“I keep having the same unsettling dream. So I asked a psychologist what it means."


Last night I woke up twice from the exact same dream… well, nightmare.

I was back in high school and about to complete the performance portion of my HSC music exam. I’m sweaty and I’m nervous when I go to run through Gershwin’s Three Preludes on the piano before I play to a panel of examiners.

It then becomes very evident I know none of it.

So I panic.

I start berating myself for not having practiced the piano since the year before. Why would I do this to myself, I ask. I futilely start flipping over my sheet music and my vision goes spotty. I start sensing a mild panic attack when I suddenly wake up. And then a few hours later, the exact scenario happens again.

While the situation sometimes changes (normally it’s about my related texts for English), ever since finishing Year 12 almost seven years ago I’m haunted by that stressful period in my teen years, and I know I’m not alone.

Asking my colleagues to volunteer their recurring nightmares about the VCE, SATAC, TCE, HSC (or the equivalent) their experiences were a minefield of high school angst.

“I have to do my HSC all over again even though I know in my dream I’ve already done it. I’m in my uniform, studying for exams and shit and I’m like BUT I DID THIS ALREADY,” says Jessie.

“I used to dream about being in an exam and suddenly realising I was wearing my pyjamas,” added Polly.

“I used to dream about forgetting how to spell really, really simple words mid-exam like ‘you’ and ‘and’,” added Bella.


Can too much sleep cause nightmares? There’s a problem we’ll probably never have. Post continues. 

Video by MMC

To get the facts, Mamamia spoke to Amanda Gordon, psychologist and Director of Armchair Psychology, and Martina Kocian, dream therapist from The Dream Garden, to find out exactly why as (generally) competent adults we’re still being haunted by these exams from our adolescence. And it turns out there’s a very logical reason for it.

With over 30 years of experience under her belt, Amanda says even though she’s now a grandmother, she’s still plagued by her “HSC dream”, which includes scenarios where she can’t find the room to her history exam or realises she can’t read her exam paper.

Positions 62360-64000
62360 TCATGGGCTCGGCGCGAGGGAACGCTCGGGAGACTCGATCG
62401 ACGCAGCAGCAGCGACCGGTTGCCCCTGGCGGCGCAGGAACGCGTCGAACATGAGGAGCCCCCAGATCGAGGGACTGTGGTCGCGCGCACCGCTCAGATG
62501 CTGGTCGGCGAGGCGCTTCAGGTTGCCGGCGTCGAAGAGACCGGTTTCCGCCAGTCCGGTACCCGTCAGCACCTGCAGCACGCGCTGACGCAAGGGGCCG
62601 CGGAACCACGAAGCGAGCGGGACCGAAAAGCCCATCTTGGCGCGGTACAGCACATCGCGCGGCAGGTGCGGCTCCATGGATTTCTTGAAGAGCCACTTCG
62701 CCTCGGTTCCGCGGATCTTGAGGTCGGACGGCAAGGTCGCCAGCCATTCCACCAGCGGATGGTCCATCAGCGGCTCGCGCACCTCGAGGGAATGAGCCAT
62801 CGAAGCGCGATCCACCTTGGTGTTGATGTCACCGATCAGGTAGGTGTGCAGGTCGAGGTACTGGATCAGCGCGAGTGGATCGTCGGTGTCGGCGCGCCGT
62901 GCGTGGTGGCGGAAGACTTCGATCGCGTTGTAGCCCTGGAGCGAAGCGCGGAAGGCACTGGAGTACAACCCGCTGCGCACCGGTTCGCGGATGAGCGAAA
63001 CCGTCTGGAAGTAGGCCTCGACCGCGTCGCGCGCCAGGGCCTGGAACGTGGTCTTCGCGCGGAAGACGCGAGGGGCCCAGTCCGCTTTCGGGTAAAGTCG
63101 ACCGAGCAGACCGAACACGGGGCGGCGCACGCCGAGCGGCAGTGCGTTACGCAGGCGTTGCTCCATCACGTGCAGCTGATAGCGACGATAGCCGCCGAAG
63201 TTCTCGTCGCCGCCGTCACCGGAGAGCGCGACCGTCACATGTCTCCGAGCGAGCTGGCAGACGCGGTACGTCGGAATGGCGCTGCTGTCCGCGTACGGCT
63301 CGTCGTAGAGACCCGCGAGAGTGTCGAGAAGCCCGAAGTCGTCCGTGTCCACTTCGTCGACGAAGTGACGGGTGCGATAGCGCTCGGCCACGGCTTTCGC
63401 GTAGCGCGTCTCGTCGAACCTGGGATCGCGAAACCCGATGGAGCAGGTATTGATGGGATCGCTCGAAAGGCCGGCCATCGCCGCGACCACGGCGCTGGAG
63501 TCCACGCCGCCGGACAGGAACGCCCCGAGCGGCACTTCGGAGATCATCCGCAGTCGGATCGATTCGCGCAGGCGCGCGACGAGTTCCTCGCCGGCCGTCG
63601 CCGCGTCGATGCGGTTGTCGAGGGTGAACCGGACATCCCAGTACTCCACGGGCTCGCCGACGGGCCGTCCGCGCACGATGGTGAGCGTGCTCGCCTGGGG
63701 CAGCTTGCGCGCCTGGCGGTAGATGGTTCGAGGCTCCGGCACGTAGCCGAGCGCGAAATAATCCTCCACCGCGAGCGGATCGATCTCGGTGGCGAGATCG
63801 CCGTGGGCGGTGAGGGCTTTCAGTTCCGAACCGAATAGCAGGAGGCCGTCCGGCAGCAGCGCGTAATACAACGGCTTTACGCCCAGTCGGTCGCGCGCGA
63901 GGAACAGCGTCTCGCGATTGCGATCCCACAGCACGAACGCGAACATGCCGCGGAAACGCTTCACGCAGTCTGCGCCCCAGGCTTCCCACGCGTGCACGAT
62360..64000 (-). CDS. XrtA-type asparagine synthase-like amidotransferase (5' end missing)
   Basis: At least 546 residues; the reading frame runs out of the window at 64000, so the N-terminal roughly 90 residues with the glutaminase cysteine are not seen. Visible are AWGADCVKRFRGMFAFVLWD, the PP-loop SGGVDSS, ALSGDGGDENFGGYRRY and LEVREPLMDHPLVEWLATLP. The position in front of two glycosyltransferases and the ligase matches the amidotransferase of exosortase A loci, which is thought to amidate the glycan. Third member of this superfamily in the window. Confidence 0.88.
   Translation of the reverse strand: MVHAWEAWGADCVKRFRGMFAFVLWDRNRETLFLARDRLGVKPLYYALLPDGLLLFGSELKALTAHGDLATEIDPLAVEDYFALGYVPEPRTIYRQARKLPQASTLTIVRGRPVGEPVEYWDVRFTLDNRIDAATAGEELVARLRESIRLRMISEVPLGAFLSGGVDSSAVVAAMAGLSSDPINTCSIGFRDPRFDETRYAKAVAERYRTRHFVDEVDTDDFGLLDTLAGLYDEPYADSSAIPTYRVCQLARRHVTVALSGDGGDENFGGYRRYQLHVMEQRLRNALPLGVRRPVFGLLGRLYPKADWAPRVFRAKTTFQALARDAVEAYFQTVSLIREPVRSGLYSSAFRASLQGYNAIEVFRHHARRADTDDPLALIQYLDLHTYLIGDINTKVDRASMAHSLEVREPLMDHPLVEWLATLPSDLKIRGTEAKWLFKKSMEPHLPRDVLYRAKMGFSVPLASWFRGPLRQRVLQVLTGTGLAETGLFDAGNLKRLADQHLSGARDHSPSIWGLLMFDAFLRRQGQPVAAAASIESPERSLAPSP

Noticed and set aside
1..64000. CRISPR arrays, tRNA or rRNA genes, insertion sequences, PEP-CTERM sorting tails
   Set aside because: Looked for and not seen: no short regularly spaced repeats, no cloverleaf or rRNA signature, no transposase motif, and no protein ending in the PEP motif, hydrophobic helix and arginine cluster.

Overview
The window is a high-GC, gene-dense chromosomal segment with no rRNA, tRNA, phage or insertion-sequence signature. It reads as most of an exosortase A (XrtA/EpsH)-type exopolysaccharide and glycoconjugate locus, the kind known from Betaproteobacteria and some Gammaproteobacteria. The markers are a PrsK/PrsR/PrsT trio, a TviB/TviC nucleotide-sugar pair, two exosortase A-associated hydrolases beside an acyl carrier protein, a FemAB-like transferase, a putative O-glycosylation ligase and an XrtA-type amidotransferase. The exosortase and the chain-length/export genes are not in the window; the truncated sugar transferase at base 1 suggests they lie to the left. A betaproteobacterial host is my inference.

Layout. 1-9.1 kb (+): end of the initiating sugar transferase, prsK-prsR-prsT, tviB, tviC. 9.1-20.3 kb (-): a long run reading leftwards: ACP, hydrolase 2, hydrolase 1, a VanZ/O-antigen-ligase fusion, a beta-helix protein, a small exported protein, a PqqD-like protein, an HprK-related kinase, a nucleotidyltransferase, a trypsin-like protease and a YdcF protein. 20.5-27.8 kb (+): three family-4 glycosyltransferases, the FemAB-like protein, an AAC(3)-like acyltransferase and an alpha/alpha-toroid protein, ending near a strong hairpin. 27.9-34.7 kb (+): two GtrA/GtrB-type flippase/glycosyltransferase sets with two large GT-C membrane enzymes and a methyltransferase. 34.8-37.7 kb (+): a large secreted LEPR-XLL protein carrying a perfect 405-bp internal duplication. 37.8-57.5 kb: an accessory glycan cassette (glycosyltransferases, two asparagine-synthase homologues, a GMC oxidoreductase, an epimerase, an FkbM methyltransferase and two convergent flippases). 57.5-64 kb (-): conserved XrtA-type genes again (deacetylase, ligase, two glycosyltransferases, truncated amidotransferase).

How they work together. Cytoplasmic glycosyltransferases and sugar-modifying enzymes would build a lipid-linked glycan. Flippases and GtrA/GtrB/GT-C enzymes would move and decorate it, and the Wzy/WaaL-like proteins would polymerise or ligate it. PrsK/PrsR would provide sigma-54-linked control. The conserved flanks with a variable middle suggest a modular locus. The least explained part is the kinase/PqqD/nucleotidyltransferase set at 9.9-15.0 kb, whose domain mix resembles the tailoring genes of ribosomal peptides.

“For many people their HSC exam [or your major high school exam] is a very traumatic time. I can still relate to it and I know that if I’m distressed about my life, or worried, or if I know I have something to confront, the most likely dream I will have is my HSC dream,” she says.

Explaining the reasoning behind this, Amanda says it’s two fold.

“One is the trauma we place young people under doing these exams,” she says.


“For many students they’ve invested so much of their identity in the success of their exams. They’re told, albeit wrongly so, that it’s the most important time in their lives and everything depends on it, which is a very poor message to be giving young people.

“Secondly, these exams occur at adolescence which is one of the most vulnerable times of anyone’s life. During this period our brains are very plastic which means we form memories very strongly so it’s no wonder the trauma gets imprinted.”

The combination of these two factors means that our brains will resort to replaying these memories when we’re in times of stress, whether we’re aware of this mental state or not. However, for people who have experienced other traumas earlier in life – like surviving a car crash or losing a parent – Amanda says that’s the memory which will most likely be imprinted in their mind during stressful times.

If you're still having nightmares about your Year 12 exams, you're not alone. Image via Getty.

Martina agrees, and explains the process as our "subconscious or dreaming mind referring to the past in order to provide similarities to help us understand and make sense of our current experiences".

"Dreaming about failing exams symbolises that we are feeling unprepared in regard to a challenging situation in waking life," she explains.

"The purpose of these dreams is to provide awareness and even solutions to our challenges and experiences."

Martina advises people to see these dreams as a way to analyse their current situation.

"After experiencing this type of stress dream it’s important to reflect and explore where we are currently lacking the skills or preparation for a certain task, challenge or even life event," she advises.

And to be honest, this is a much more positive and productive way to reframe forgetting all your quotes to Waiting for Godot or that algebra equation you needed for your maths test.

Do you dream about failing your high school and Year 12 tests when you're stressed? Group therapy is open in the comments below.